The CervigramFinder relies on a client/server distributed computer architecture (see Figure 3) that is Web-accessible. The system uses open standards and software, and decouples the user interface from the core indexing and retrieval algorithms. It consists of four modules: a Java applet (program) client with the graphical user interface, a Java servlet (programming language object) gateway for Web and client-server communication, the indexing and retrieval server that extracts features and computes similarity, and the database that contains text and image data from the patient record. CervigramFinder's modular design should allow for user interface enhancements and new algorithms.

Figure 3. CervigramFinder system architecture with a gateway to the Web.

Interdisciplinary researchers in engineering and medicine expect CBIR-based technologies to play an important role in the future use of biomedical-image databases for clinical applications and education. Software tools, such as CervigramFinder, represent a significant effort toward developing what may become essential capabilities of biomedical image-database systems. If CervigramFinder can contribute to medical education and research into cervical cancer, large numbers of women who suffer from the disease could benefit.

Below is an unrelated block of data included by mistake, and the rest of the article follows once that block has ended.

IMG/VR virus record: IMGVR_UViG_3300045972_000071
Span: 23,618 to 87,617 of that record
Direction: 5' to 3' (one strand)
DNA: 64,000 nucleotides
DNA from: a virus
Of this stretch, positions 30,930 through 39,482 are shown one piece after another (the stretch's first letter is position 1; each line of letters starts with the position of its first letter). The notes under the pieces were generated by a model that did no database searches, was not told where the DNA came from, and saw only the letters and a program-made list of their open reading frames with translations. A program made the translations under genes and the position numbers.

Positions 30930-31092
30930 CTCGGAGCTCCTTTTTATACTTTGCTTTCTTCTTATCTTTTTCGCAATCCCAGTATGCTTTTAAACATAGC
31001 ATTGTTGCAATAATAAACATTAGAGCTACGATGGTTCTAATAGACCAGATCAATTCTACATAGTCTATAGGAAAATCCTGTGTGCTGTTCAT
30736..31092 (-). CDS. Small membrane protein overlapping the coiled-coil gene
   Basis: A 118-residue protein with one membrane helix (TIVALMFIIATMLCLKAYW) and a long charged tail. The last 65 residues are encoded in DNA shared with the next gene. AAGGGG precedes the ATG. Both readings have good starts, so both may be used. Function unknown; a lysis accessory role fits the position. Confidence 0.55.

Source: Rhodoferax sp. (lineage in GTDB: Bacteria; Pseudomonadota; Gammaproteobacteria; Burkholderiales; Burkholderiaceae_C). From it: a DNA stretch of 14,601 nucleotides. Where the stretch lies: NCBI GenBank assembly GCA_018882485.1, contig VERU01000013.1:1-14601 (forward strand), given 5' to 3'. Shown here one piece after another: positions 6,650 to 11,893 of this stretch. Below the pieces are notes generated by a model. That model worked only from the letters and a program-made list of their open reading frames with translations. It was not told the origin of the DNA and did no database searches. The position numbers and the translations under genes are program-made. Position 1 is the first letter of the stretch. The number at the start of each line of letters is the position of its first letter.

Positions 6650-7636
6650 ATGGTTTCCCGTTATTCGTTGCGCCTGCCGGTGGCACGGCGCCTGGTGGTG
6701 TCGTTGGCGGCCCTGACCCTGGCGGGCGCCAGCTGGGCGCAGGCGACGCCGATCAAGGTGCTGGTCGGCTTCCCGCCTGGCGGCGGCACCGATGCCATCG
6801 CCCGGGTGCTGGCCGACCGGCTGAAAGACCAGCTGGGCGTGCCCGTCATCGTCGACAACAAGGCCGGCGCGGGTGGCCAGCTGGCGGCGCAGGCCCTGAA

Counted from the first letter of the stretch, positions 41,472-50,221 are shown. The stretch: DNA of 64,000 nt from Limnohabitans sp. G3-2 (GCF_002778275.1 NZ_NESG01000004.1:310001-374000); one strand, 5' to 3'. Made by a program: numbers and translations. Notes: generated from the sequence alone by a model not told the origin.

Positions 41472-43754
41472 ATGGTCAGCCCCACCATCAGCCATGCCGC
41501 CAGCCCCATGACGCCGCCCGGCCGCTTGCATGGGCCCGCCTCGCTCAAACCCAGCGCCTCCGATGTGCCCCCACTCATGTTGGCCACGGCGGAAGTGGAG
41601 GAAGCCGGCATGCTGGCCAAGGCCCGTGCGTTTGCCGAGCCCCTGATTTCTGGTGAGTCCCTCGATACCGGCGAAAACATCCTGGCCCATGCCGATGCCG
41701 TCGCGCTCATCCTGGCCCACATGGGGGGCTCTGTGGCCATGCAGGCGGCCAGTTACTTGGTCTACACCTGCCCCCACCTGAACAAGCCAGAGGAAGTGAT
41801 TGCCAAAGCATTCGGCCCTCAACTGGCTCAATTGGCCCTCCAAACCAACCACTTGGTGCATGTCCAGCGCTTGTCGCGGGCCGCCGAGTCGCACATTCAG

The authors acknowledge the medical expertise of Mark Schiffman, MD, of NCI, and Jose Jeronimo, MD, (formerly with NCI) of the Program for Appropriate Technology in Healthcare. This research was supported by the Intramural Research Program of the National Institutes of Health (NIH), the NLM, and the Lister Hill National Center for Biomedical Communications.